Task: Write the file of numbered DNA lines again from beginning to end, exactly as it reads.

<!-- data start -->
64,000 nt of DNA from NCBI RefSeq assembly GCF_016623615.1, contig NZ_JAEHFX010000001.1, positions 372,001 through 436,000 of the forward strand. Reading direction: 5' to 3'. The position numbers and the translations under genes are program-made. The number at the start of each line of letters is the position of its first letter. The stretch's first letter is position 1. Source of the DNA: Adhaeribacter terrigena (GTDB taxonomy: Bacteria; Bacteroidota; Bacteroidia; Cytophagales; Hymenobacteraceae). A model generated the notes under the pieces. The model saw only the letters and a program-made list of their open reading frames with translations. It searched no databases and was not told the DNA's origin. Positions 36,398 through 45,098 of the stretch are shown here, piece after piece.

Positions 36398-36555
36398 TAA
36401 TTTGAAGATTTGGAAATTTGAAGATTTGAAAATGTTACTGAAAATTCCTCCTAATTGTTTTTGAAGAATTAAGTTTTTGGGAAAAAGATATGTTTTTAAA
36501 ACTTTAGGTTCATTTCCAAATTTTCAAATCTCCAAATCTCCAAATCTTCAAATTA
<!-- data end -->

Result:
64,000 nt of DNA from NCBI RefSeq assembly GCF_016623615.1, contig NZ_JAEHFX010000001.1, positions 372,001 through 436,000 of the forward strand. Reading direction: 5' to 3'. The position numbers and the translations under genes are program-made. The number at the start of each line of letters is the position of its first letter. The stretch's first letter is position 1. Source of the DNA: Adhaeribacter terrigena (GTDB taxonomy: Bacteria; Bacteroidota; Bacteroidia; Cytophagales; Hymenobacteraceae). A model generated the notes under the pieces. The model saw only the letters and a program-made list of their open reading frames with translations. It searched no databases and was not told the DNA's origin. Positions 36,398 through 45,098 of the stretch are shown here, piece after piece.

Positions 36398-36555
36398 TAA
36401 TTTGAAGATTTGGAAATTTGAAGATTTGAAAATGTTACTGAAAATTCCTCCTAATTGTTTTTGAAGAATTAAGTTTTTGGGAAAAAGATATGTTTTTAAA
36501 ACTTTAGGTTCATTTCCAAATTTTCAAATCTCCAAATCTCCAAATCTTCAAATTA